It’s Up! It’s Down! And the Problem with ‘Virtual’ Companies

Having finally gotten back from vacation, my thoughts are a little scattered . . . but I still have a few morsels to share.

The NAHB (Home Builder’s Association) is out with a list of marketplaces that have shown sustained improvement over the previous six months.  These are places where three indicators (Housing Permits, Housing Prices and Employment)  have improved steadily over the period:

    • Alexandria, LA
    • Anchorage, AK
    • Bangor, ME
    • Bismarck, ND
    • Casper, WY
    • Fairbanks, AK
    • Fayetteville, NC
    • Houma, LA
    • Midland, TX
    • New Orleans, LA
    • Pittsburgh, PA
    • Waco, TX

Meanwhile, Zillow is out with a list of the ten metro areas experiencing the greatest drop in home values over the past five years, based on their own Z-Estimate guess at value.  All of these markets have experienced at least a 50% drop in value, according to Zillow:

    • Merced, CA
    • Modesto, CA
    • Stockton, CA
    • Las Vegas, NV
    • Vallejo, CA
    • Salinas, CA
    • Daytona Beach, Fl
    • Bakersfield, CA
    • Ft. Meyers, FL
    • Phoenix, AZ

Of course, I see a 50+% drop in values and immediately imagine a 50% drop in percentage based real estate commissions.  The whole traditional approach to the business has taken a 50% pay cut and that’s before factoring in any decrease in the number of sales occurring.  Clearly, we are in the midst of a huge change.  I don’t believe we will ever do business again the way we did it in the past.  In the future, consumers will demand a leaner, more efficient, less expensive, no-nonsense approach to buying and selling real estate.  Oh!  What was that I just heard?? Did someone whisper ‘Help-U-Sell?’

In the past, when we had a downturn, there was a purgative effect on the business.  Bad agents – I hate to mince words, but anyone doing less than a deal a month is, well, a bad agent – usually left the business when the pickings got slim.  While REALTOR ranks have shrunk during this long season, they’ve not dwindled they way I expected.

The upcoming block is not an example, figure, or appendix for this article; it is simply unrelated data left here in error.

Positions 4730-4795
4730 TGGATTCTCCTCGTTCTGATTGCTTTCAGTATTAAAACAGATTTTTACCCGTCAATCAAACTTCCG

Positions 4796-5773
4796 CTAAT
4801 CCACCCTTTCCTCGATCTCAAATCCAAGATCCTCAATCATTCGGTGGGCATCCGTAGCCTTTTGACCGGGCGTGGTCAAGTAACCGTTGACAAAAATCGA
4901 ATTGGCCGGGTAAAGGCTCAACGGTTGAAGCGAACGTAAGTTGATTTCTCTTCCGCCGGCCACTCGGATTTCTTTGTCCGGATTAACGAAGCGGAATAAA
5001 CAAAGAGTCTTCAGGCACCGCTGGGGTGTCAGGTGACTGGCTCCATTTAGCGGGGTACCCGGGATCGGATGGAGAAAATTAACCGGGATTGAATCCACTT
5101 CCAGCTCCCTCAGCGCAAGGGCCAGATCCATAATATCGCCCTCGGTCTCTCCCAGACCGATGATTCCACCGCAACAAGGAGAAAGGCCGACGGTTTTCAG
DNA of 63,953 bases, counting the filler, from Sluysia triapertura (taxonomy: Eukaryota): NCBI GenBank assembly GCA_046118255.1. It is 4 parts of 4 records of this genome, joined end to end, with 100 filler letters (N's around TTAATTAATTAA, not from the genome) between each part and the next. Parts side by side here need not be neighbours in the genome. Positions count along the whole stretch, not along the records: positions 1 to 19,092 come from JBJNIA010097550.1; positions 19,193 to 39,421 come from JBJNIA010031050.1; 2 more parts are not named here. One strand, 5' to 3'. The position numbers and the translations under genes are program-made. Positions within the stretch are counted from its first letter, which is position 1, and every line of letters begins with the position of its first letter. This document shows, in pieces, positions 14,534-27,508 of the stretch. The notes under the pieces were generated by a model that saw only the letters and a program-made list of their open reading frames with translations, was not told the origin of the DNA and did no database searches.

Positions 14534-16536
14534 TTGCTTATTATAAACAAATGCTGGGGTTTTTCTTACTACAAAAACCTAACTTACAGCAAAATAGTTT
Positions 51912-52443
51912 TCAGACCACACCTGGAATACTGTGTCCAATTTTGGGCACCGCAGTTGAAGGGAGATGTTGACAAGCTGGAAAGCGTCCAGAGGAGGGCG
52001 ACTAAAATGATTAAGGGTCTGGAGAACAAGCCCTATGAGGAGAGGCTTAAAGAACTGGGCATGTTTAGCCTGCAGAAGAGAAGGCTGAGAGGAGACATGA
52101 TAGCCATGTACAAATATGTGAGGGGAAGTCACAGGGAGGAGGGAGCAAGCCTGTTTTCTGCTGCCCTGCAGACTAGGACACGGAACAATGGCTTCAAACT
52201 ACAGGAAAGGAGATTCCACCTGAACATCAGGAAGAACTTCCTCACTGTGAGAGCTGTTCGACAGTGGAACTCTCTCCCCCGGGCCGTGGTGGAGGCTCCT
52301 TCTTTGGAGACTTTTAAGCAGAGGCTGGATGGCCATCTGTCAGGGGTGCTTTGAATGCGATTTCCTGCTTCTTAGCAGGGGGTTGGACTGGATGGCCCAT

Concurrent with this downturn, we have the widespread advent of the ‘Virtual’ real estate company, an innovation I believe will be part of the future of real estate.  Unfortunately, the current aberration of the ‘Virtual’ company presents a problem.  Most have simply become a place were unproductive agents can hang their licenses cheaply.  Some charge an agent only a few hundred dollars a year, while others charge a small per-transaction fee.   So the three or four deal a year agent – the one who used to get out when things got tough – can now afford to stay in and scrape a few deals together each year while earning a regular paycheck somewhere else.  Of course, that’s fewer transactions available to the real professionals in the business, but in the end, it is the consumer who suffers.  They’re saddled with agents who do so little business they can’t possibly be as current or effective as others who live and die real estate every day.

I think it is very relevant and totally appropriate for any person thinking of selling today to ask their prospective agent, ‘How many transactions have you done this year?  How many last year?  How many were successful short sales?’  Today, you want an agent who is capable of turning numbers, who knows how to navigate a short sale and to solve the big problems that torpedo so many transactions.  One of the biggest mistakes a potential seller could make would be to select an agent who is doing so little, they don’t have the depth of experience to do much at all.

By the way:  Jackson Hole, The Tetons, and Yellowstone were all wonderful, but Utah . . . now that’s a State in which to spend some recreational time.  Zion National Park and, especially, Capitol Reef were amazing.  I learned many important lessons on the trip, especially that dogs and toads don’t mix.  Homer bit one when I wasn’t looking and immediately turned to foaming at the mouth and shaking.  Turned out this was not a lethal toad, just a typical one, and he got through it.  But All toads can produce the same reaction in a dog, even from just licking the little rascals.  There are a few that are lethal, but they are rare.  Although frogs don’t seem to be a problem, my advice is:  if it croaks and hops, give it a wide berth.

 

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